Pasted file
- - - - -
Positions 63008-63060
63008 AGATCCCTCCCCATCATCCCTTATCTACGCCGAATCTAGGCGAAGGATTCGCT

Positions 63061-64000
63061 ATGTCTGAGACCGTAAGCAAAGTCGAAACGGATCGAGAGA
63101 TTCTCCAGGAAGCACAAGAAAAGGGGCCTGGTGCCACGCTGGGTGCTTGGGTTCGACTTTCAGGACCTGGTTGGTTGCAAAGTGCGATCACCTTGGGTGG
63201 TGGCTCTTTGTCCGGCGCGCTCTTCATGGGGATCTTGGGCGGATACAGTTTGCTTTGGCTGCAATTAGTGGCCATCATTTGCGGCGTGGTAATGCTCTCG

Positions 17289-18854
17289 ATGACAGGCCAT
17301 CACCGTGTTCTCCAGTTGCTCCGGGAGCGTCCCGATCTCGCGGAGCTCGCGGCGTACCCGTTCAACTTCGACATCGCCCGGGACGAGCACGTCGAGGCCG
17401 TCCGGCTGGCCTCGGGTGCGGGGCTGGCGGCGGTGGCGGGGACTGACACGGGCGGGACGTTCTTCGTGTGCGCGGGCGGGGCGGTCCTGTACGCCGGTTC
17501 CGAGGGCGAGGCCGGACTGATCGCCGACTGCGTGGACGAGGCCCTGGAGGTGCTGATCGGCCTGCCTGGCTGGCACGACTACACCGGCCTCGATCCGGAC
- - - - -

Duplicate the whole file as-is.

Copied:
Positions 63008-63060
63008 AGATCCCTCCCCATCATCCCTTATCTACGCCGAATCTAGGCGAAGGATTCGCT

Positions 63061-64000
63061 ATGTCTGAGACCGTAAGCAAAGTCGAAACGGATCGAGAGA
63101 TTCTCCAGGAAGCACAAGAAAAGGGGCCTGGTGCCACGCTGGGTGCTTGGGTTCGACTTTCAGGACCTGGTTGGTTGCAAAGTGCGATCACCTTGGGTGG
63201 TGGCTCTTTGTCCGGCGCGCTCTTCATGGGGATCTTGGGCGGATACAGTTTGCTTTGGCTGCAATTAGTGGCCATCATTTGCGGCGTGGTAATGCTCTCG

Positions 17289-18854
17289 ATGACAGGCCAT
17301 CACCGTGTTCTCCAGTTGCTCCGGGAGCGTCCCGATCTCGCGGAGCTCGCGGCGTACCCGTTCAACTTCGACATCGCCCGGGACGAGCACGTCGAGGCCG
17401 TCCGGCTGGCCTCGGGTGCGGGGCTGGCGGCGGTGGCGGGGACTGACACGGGCGGGACGTTCTTCGTGTGCGCGGGCGGGGCGGTCCTGTACGCCGGTTC
17501 CGAGGGCGAGGCCGGACTGATCGCCGACTGCGTGGACGAGGCCCTGGAGGTGCTGATCGGCCTGCCTGGCTGGCACGACTACACCGGCCTCGATCCGGAC